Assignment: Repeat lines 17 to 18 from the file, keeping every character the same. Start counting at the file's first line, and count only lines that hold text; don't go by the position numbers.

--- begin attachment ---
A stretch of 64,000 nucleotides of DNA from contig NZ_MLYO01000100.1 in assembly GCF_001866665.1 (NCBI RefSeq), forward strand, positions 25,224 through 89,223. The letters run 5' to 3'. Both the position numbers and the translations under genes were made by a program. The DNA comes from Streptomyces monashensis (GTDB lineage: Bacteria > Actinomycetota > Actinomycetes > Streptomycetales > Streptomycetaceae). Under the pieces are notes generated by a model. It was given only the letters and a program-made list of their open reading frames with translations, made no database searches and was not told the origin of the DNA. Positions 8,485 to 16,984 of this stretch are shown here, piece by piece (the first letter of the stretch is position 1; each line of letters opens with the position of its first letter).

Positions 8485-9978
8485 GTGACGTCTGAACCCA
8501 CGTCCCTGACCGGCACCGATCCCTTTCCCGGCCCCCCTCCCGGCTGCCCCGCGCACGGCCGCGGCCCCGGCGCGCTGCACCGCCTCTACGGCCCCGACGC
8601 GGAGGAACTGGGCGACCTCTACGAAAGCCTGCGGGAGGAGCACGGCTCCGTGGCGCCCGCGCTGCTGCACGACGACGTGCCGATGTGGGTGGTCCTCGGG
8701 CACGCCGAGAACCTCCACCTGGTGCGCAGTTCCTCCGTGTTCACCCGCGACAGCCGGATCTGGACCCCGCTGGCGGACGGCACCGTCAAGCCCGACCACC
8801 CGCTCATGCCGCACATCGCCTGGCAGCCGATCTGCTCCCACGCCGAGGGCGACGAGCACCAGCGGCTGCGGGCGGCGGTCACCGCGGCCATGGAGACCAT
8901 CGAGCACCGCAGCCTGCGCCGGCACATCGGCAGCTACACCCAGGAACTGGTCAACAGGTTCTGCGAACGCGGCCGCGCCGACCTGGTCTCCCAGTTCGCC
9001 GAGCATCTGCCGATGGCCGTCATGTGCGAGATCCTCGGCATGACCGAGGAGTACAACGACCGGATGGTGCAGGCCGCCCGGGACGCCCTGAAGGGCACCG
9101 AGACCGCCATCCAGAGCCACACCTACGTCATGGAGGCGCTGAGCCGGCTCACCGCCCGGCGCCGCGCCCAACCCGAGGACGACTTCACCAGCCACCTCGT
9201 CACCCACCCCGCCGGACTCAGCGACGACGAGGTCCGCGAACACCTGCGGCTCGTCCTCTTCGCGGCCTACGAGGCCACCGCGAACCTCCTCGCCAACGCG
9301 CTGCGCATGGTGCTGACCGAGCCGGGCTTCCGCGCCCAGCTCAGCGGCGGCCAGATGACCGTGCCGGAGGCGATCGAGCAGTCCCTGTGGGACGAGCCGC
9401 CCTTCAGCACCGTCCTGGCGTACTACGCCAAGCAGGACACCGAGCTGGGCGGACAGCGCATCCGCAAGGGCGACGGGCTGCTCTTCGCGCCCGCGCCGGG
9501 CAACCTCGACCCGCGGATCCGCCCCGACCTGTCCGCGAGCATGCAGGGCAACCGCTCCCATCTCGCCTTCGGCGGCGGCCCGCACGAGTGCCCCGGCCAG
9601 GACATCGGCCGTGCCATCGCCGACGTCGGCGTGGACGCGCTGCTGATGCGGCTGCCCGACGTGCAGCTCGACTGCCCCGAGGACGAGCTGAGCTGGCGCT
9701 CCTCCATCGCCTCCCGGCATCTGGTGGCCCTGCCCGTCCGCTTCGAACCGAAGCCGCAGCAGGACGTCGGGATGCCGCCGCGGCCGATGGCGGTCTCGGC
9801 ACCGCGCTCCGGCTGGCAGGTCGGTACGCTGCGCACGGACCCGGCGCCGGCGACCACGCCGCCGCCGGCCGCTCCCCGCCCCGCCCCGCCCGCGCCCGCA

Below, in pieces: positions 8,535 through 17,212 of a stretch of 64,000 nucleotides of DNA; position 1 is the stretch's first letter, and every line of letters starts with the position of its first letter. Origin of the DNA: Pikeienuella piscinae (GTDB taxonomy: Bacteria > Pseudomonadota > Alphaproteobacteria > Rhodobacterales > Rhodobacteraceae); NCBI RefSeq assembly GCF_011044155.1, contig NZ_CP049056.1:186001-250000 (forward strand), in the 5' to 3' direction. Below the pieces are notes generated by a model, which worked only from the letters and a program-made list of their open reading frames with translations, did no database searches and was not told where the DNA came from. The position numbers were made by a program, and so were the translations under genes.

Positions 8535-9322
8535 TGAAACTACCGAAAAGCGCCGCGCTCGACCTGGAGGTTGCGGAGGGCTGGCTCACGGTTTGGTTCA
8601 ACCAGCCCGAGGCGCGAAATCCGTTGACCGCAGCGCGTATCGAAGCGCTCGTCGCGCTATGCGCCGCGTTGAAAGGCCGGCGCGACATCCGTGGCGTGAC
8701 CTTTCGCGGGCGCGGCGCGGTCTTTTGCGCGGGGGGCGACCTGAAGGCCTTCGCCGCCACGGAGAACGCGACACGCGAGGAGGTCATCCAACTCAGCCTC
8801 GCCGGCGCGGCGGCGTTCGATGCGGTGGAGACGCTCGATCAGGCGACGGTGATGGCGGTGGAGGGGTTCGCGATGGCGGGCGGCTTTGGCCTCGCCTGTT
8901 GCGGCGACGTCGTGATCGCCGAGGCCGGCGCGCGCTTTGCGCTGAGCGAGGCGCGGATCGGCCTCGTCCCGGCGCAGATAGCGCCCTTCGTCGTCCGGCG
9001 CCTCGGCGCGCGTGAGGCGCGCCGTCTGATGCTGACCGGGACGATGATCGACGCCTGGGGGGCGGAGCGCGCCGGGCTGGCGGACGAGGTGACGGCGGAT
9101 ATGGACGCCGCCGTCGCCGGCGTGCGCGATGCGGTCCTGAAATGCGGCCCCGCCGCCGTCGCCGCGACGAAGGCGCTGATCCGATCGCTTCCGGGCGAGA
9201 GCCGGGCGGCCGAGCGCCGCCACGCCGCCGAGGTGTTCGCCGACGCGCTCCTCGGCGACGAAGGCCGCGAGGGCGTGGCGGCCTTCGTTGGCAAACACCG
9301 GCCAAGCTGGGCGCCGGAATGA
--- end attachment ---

9801 ACCGCGCTCCGGCTGGCAGGTCGGTACGCTGCGCACGGACCCGGCGCCGGCGACCACGCCGCCGCCGGCCGCTCCCCGCCCCGCCCCGCCCGCGCCCGCA

Below, in pieces: positions 8,535 through 17,212 of a stretch of 64,000 nucleotides of DNA; position 1 is the stretch's first letter, and every line of letters starts with the position of its first letter. Origin of the DNA: Pikeienuella piscinae (GTDB taxonomy: Bacteria > Pseudomonadota > Alphaproteobacteria > Rhodobacterales > Rhodobacteraceae); NCBI RefSeq assembly GCF_011044155.1, contig NZ_CP049056.1:186001-250000 (forward strand), in the 5' to 3' direction. Below the pieces are notes generated by a model, which worked only from the letters and a program-made list of their open reading frames with translations, did no database searches and was not told where the DNA came from. The position numbers were made by a program, and so were the translations under genes.